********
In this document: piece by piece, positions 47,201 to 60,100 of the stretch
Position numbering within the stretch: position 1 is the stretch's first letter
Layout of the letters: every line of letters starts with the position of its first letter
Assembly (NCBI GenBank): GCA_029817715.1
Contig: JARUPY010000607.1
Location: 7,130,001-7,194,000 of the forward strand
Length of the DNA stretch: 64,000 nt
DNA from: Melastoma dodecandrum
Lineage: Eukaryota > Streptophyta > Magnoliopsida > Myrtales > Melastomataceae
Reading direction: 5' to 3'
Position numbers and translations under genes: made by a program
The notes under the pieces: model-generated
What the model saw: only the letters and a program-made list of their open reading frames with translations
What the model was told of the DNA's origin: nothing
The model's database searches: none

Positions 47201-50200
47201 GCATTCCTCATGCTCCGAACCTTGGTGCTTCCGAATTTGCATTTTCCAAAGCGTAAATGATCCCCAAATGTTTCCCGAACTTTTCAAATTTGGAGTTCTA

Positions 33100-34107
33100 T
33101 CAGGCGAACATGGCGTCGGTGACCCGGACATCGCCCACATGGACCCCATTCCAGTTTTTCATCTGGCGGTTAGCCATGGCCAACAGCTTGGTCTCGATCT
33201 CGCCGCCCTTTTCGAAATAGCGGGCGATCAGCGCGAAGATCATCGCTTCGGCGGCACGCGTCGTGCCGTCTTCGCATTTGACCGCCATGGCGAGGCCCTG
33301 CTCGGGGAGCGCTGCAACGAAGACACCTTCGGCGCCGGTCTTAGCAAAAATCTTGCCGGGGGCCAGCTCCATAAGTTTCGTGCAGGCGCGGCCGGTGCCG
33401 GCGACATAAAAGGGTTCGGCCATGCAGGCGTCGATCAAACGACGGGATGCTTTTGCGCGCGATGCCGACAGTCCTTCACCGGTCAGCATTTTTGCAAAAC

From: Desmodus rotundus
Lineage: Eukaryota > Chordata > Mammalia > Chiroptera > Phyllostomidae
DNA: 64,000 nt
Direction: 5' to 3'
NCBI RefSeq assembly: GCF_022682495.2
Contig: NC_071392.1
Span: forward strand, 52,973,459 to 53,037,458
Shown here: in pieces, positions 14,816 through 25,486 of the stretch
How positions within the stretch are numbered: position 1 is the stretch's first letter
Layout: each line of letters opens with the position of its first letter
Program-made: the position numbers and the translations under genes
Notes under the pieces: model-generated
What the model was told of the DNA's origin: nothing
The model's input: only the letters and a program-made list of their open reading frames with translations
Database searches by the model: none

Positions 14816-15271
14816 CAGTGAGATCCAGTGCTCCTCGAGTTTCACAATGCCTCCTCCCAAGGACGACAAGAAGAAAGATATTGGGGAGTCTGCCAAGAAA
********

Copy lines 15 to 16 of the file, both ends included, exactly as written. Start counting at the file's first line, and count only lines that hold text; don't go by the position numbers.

The model's database searches: none

Positions 47201-50200